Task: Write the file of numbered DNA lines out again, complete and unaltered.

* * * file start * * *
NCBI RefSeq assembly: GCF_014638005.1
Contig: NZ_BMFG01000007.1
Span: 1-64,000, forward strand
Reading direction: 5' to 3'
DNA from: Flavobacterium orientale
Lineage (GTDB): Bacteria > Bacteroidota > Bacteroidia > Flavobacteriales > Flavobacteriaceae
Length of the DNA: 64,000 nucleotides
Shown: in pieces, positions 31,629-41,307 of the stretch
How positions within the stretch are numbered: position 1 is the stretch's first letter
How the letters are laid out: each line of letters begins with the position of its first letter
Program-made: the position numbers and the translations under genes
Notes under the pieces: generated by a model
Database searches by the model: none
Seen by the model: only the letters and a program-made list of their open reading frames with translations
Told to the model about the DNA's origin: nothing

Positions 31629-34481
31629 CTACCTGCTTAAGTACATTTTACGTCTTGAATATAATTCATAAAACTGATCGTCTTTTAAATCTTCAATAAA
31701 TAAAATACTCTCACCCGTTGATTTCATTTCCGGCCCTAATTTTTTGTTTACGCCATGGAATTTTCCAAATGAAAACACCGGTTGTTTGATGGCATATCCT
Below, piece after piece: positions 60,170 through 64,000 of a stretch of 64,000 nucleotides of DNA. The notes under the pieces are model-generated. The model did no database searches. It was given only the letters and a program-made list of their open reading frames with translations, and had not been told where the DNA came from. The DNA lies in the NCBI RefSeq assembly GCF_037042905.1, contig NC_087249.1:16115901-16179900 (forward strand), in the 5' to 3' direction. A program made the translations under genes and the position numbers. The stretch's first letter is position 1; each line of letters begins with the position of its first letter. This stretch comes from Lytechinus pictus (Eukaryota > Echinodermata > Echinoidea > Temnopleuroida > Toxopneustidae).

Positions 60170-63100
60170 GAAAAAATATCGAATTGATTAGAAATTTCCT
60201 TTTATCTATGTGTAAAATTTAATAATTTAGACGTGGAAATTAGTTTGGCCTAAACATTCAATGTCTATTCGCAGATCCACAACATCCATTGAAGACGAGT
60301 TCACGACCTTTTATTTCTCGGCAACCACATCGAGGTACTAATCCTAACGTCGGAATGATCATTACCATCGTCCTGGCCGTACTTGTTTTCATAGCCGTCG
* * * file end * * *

NCBI RefSeq assembly: GCF_014638005.1
Contig: NZ_BMFG01000007.1
Span: 1-64,000, forward strand
Reading direction: 5' to 3'
DNA from: Flavobacterium orientale
Lineage (GTDB): Bacteria > Bacteroidota > Bacteroidia > Flavobacteriales > Flavobacteriaceae
Length of the DNA: 64,000 nucleotides
Shown: in pieces, positions 31,629-41,307 of the stretch
How positions within the stretch are numbered: position 1 is the stretch's first letter
How the letters are laid out: each line of letters begins with the position of its first letter
Program-made: the position numbers and the translations under genes
Notes under the pieces: generated by a model
Database searches by the model: none
Seen by the model: only the letters and a program-made list of their open reading frames with translations
Told to the model about the DNA's origin: nothing

Positions 31629-34481
31629 CTACCTGCTTAAGTACATTTTACGTCTTGAATATAATTCATAAAACTGATCGTCTTTTAAATCTTCAATAAA
31701 TAAAATACTCTCACCCGTTGATTTCATTTCCGGCCCTAATTTTTTGTTTACGCCATGGAATTTTCCAAATGAAAACACCGGTTGTTTGATGGCATATCCT
Below, piece after piece: positions 60,170 through 64,000 of a stretch of 64,000 nucleotides of DNA. The notes under the pieces are model-generated. The model did no database searches. It was given only the letters and a program-made list of their open reading frames with translations, and had not been told where the DNA came from. The DNA lies in the NCBI RefSeq assembly GCF_037042905.1, contig NC_087249.1:16115901-16179900 (forward strand), in the 5' to 3' direction. A program made the translations under genes and the position numbers. The stretch's first letter is position 1; each line of letters begins with the position of its first letter. This stretch comes from Lytechinus pictus (Eukaryota > Echinodermata > Echinoidea > Temnopleuroida > Toxopneustidae).

Positions 60170-63100
60170 GAAAAAATATCGAATTGATTAGAAATTTCCT
60201 TTTATCTATGTGTAAAATTTAATAATTTAGACGTGGAAATTAGTTTGGCCTAAACATTCAATGTCTATTCGCAGATCCACAACATCCATTGAAGACGAGT
60301 TCACGACCTTTTATTTCTCGGCAACCACATCGAGGTACTAATCCTAACGTCGGAATGATCATTACCATCGTCCTGGCCGTACTTGTTTTCATAGCCGTCG